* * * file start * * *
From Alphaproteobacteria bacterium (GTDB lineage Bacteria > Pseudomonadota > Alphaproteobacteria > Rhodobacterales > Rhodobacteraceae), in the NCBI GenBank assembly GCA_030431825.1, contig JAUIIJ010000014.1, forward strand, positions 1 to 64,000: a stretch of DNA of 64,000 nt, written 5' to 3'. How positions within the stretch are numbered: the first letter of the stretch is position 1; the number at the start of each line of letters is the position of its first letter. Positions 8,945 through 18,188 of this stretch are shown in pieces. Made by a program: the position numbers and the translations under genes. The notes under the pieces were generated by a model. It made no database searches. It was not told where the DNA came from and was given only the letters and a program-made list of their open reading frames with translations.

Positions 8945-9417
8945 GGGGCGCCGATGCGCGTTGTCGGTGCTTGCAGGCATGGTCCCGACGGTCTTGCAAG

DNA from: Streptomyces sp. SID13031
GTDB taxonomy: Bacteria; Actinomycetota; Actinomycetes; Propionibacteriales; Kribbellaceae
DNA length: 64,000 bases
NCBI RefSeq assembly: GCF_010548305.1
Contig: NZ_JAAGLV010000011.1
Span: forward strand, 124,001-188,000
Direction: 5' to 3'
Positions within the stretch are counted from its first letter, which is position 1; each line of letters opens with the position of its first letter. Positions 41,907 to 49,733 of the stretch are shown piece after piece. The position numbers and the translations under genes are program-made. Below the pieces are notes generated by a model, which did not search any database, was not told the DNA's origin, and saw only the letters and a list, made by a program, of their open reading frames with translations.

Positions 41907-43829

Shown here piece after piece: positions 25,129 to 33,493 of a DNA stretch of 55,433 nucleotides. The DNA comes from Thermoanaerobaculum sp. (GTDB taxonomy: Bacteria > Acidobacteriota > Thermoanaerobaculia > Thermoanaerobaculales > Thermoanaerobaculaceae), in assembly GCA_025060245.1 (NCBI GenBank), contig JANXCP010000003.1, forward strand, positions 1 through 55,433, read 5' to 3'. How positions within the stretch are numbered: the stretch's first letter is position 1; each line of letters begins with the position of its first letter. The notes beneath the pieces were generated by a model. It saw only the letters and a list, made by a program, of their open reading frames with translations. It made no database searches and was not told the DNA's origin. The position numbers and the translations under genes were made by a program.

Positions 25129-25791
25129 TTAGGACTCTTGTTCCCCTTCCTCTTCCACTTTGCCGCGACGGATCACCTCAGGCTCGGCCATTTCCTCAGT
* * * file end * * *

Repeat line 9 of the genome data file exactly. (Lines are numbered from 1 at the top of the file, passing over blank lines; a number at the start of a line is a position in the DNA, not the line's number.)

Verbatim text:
Span: forward strand, 124,001-188,000